How to check performance in J2EE applications

How to check performance in J2EE applications

The below article provides some tips on finding out the application performance and an insight on what to look out for while performance tuning J2EE based applications. This is predominantly for Solaris platform

Measuring the CPU Utilization:

  Sample output  
  spdim502:# mpstat 2

CPU minf mjf xcal  intr ithr  csw icsw migr smtx  srw syscl  usr sys  wt idl
  0   10   0   84   111    6  298   16   52   13    0   308    0   1   0  99
  1   10   0   99    43   26  273   14   55   12    0   313    0   0   0  99
  2   10   0  101     9    1  257   12   46   10    0   316    0   0   0  99
  3   12   0  102   306  202  245    7   30   20    0   268    0   0   0  99

Let’s understand what IMP parameters are:

csw – Voluntary Context switches. When this number slowly increases, and the application is not IO bound, it may indicate a mutex contention.
icsw – Involuntary Context switches. When this number increases past 500, the system is under a heavy load.
smtx – if smtx increases sharply, for instance from 50 to 500, it is a sign of a system resource bottleneck (ex., network or disk)
 
What all can we control from a developer point of view :

Do you see increasing csw? For a Java application, an increasing csw value will most likely have to do with network use. A common cause for a high csw value is the result of having created too many socket connections–either by not pooling connections or by handling new connections inefficiently Do you see increasing icsw? A common cause of this is preemption, most likely because of an end of time slice on the CPU. For a Java application, this could be a sign that there is room for improvement in code optimization.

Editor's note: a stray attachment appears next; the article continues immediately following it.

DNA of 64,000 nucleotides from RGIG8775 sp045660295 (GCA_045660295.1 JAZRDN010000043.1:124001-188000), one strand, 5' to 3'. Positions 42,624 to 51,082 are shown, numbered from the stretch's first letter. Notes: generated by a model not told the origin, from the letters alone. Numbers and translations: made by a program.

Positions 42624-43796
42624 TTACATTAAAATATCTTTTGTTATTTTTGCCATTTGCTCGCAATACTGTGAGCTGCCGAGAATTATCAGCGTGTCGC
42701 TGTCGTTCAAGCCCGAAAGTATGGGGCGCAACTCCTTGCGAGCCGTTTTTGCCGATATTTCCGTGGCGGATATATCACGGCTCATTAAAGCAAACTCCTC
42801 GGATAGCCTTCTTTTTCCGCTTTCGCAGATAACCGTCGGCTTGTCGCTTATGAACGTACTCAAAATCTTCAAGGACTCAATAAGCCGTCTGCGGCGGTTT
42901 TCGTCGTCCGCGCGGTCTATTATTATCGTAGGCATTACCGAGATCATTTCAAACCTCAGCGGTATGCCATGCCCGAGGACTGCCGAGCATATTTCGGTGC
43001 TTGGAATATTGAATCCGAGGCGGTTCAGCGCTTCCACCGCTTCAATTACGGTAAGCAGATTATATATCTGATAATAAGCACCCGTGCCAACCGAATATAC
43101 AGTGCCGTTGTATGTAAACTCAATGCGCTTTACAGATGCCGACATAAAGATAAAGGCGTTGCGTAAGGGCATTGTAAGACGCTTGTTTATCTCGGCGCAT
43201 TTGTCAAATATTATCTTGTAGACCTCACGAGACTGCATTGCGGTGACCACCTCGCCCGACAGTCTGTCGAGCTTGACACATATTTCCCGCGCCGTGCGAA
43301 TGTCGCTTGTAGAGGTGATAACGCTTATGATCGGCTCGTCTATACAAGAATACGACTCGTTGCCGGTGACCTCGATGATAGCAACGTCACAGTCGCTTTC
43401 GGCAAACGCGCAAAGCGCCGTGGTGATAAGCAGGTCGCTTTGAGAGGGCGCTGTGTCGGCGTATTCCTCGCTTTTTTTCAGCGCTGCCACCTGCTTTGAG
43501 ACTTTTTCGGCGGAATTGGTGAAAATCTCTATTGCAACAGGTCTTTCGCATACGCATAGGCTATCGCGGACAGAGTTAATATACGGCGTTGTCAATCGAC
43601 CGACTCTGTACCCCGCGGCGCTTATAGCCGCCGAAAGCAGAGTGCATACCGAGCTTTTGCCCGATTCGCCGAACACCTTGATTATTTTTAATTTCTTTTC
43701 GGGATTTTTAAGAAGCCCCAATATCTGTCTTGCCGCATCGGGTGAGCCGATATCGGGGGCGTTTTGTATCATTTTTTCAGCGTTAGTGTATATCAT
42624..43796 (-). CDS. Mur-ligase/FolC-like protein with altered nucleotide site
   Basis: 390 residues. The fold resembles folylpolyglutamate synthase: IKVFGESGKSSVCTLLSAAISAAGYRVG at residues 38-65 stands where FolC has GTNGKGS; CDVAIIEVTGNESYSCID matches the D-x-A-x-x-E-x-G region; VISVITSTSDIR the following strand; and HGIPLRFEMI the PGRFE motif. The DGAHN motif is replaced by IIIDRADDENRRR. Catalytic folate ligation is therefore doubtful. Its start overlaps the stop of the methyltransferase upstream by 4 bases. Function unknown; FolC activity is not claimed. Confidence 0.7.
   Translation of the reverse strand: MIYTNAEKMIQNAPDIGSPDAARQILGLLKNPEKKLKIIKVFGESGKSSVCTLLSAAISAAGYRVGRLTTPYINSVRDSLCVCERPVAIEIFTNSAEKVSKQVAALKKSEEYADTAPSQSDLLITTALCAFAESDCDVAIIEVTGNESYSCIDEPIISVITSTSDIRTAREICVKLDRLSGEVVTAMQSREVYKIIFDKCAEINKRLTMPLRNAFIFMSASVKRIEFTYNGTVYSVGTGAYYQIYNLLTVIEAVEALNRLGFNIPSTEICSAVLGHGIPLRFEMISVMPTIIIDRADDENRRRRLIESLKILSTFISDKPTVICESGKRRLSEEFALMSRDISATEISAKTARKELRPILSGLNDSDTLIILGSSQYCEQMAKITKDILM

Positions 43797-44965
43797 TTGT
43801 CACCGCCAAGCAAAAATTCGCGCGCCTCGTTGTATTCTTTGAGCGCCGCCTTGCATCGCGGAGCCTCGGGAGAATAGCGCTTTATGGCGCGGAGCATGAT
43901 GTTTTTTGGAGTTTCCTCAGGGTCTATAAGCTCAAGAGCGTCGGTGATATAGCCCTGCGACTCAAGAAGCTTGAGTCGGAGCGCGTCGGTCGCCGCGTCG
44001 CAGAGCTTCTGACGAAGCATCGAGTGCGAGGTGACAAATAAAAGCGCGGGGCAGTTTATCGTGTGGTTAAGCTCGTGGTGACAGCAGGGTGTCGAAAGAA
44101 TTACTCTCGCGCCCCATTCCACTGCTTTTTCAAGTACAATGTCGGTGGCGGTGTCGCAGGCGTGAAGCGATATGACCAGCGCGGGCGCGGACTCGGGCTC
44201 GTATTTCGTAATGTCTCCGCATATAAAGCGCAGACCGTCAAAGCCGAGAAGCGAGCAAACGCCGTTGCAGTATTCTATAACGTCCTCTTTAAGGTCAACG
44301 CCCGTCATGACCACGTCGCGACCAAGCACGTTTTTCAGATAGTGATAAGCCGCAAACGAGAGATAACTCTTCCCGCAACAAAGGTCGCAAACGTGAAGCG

Measuring the I/O operation:


  
   spdim502:# iostat -xn 10
    extended device statistics
    r/s    w/s   kr/s   kw/s wait actv wsvc_t asvc_t  %w  %b device
    0.0    0.0    0.0    0.0  0.0  0.0    0.0    0.0   0   0 c0t0d0
    0.1    2.0    1.0    8.7  0.0  0.0    0.0    9.6   0   1 c1t0d0
    0.2    1.8    1.6    7.6  0.0  0.0    0.0    9.5   0   1 c1t1d0
    0.0    0.0    0.0    0.0  0.0  0.0    0.0    0.1   0   0 spdim502:vold(pid391)

Let’s understand what IMP parameters are:

%b – Percentage of time the disk is busy (transactions in progress).
%w – Percentage of time there are transactions waiting for service (queue non-empty).
asvc_t – Reports on average response time of active transactions, in milliseconds.
What all can we control from a developer point of view

For a Java application, disk bottlenecks can often be addressed by using software caches. An example of a software cache would be a JDBC result set cache, or a generated pages cache. Disk reads and writes are slow; therefore, limiting disk access is a sure way to improve performance.

Measuring the Network statistics:


 
      spdim502:# netstat -sP tcp
      TCP     tcpRtoAlgorithm     =     4     tcpRtoMin           =   400
        tcpRtoMax           = 60000     tcpMaxConn          =    -1
        tcpActiveOpens      =847072     tcpPassiveOpens     = 29000
        tcpAttemptFails     =671984     tcpEstabResets      =  1457
        tcpCurrEstab        =    63     tcpOutSegs          =18652415
        tcpOutDataSegs      =13951961   tcpOutDataBytes     =2132917090
        tcpRetransSegs      =206754     tcpRetransBytes     =561128
        tcpOutAck           =4691540    tcpOutAckDelayed    =1493199
        tcpOutUrg           =     0     tcpOutWinUpdate     =  9876
        tcpOutWinProbe      =  2360     tcpOutControl       =1514896
        tcpOutRsts          =237987     tcpOutFastRetrans   =   320
        tcpInSegs           =20992759
        tcpInAckSegs        =13066738   tcpInAckBytes       =2132951249
        tcpInDupAck         =448174     tcpInAckUnsent      =     0
        tcpInInorderSegs    =16777336   tcpInInorderBytes   =3624221608
        tcpInUnorderSegs    =  8896     tcpInUnorderBytes   =8928844
        tcpInDupSegs        = 46180     tcpInDupBytes       =704531
        tcpInPartDupSegs    =   533     tcpInPartDupBytes   =254518